Having been to both IPL matches played at the Wankhede Stadium so far this season, I have been pleasantly surprised by the big crowds that have turned up, despite the onset of a harsh summer and the hardship of commute.
The box-office draw of local team Mumbai Indians has always been huge, of course. And with IPL matches being shifted away from the city in the last season on an HC directive because of drought in the state, some ‘making up’ had to be done.
Even so, the response of fans was a revelation. After a long and hugely successful international season in which India played 13 Tests (and won 10), it was thought that they would be cricket fatigued and picky about the IPL.
There were also serious compunctions over the absence of stars like Virat Kohli, AB de Villiers, Ravindra Jadeja, Umesh Yadav (for some days) and R Ashwin, K L Rahul, Murali Vijay, Mitchel Starc, J P Duminy, Quinton de Kock (for the entire tournament), but this hasn’t been a dampener at all.
How successful the 10th edition of the IPL will be vis-à-vis previous years remains to be seen. Bums-on-seats is indicative, but not the only determinant to success. How TV audiences, sponsors tot up will reveal the true picture.
But this piece is not so much about the IPL, but the impact it has had on Indian sport and psyche. While cricket was – and remains – India’s pre-eminent sport, other disciplines have gained enormously due to the IPL.
In the match against Hyderabad at the Wankhede, I met a lady chaperoning 5-6 kids in the 8-12 age group. Hardly surprising since the IPL attracts a lot of women spectators and a cricket match is always better for kids than staying at home with video games. But it was the brief interaction with the children that was illuminating. Asked of their cricket heroes, names that came up (obviously) instantly were Virat Kohli, M S Dhoni, K L Rahul and Rohit Sharma.
I decided then to bowl a googly, and asked them about non-cricketing Indian sportspersons. Without exception, they named P V Sindhu, Saina Nehwal, Sania Mirza. Three of them were even familiar (with scores) of Sindhu’s recent win of Carolina Marin in the Indian Open.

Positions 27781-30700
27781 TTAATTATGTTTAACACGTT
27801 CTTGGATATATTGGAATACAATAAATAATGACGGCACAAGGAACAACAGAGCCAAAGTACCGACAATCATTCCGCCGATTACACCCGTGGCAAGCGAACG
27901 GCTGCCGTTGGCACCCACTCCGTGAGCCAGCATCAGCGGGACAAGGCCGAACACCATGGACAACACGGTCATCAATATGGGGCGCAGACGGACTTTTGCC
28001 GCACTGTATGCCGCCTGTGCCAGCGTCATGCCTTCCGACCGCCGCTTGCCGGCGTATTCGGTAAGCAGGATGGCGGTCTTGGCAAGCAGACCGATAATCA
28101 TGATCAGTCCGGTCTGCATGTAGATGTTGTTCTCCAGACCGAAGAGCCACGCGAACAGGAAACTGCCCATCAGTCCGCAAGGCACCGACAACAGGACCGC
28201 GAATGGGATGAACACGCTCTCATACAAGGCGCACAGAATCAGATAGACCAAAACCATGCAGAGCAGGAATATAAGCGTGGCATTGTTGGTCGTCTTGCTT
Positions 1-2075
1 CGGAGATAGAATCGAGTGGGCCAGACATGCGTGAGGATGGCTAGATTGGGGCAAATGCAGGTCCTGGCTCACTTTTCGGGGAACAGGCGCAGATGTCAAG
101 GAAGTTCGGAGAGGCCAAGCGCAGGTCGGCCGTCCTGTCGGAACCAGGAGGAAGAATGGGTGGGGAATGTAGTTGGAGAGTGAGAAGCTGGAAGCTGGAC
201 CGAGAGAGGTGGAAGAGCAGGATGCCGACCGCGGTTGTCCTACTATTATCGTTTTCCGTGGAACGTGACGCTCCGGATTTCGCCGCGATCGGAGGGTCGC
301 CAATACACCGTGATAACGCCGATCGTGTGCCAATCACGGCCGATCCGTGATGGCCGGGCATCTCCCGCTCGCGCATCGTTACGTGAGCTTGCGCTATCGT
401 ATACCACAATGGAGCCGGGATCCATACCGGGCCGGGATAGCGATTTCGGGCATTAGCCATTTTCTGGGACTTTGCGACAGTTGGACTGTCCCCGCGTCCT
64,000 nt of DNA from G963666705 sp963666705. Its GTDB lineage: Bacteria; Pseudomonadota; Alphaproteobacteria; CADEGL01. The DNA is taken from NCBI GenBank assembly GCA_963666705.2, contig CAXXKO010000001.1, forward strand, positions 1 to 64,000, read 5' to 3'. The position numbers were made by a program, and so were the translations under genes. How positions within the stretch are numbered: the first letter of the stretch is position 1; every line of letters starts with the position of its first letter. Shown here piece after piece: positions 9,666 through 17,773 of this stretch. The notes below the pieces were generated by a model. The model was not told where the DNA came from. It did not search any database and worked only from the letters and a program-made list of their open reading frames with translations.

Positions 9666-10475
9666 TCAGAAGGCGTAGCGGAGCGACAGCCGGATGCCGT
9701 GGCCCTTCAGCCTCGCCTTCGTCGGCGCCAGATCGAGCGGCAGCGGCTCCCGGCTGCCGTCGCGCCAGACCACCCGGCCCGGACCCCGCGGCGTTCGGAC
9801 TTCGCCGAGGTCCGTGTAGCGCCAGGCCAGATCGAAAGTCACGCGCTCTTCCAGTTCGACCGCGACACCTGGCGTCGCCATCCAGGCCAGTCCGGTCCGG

The sample size is minuscule but I found this pertinent. Young Indians are latching on to the country’s sports stars and their achievements like never before. Obviously those doing well have greater recall.
How does a domestic tournament like IPL matter in this? For one, it’s success established there was enough heft in the economy to make sport hugely lucrative — as revenue for the sports body and as livelihood for players. Added to this was the realisation that ‘young India’ is interested in sport, particularly as a matter of ‘national pride’ when desis do well.
This compelled Indian media to look at sport more aggressively and led to a boom in sports broadcast in the past 6-7 years. There is very little sport played anywhere in the world that we don’t see on TV today, which means young Indians are exposed to far more disciplines — and champions that inspire — than ever before. The IPL’s success also had a direct effect on other sports, which led to many leagues in other sports and growing corporate involvement. Not all have been financially successful like the IPL, but this has certainly expanded the eco-system of sports in India. All this, of course, may still not make India a sporting nation. For that, interest in sports must develop into participation. This has to happen at a mass level, so the conversion from fans to athletes at a young age has to be high.
For instance, if even two of those six kids become sportspersons – at whatever level – the progress is good: if all end up as couch potatoes, it is not good at all. This transformation is the challenge ahead for sport in India. At the policy as well as societal levels.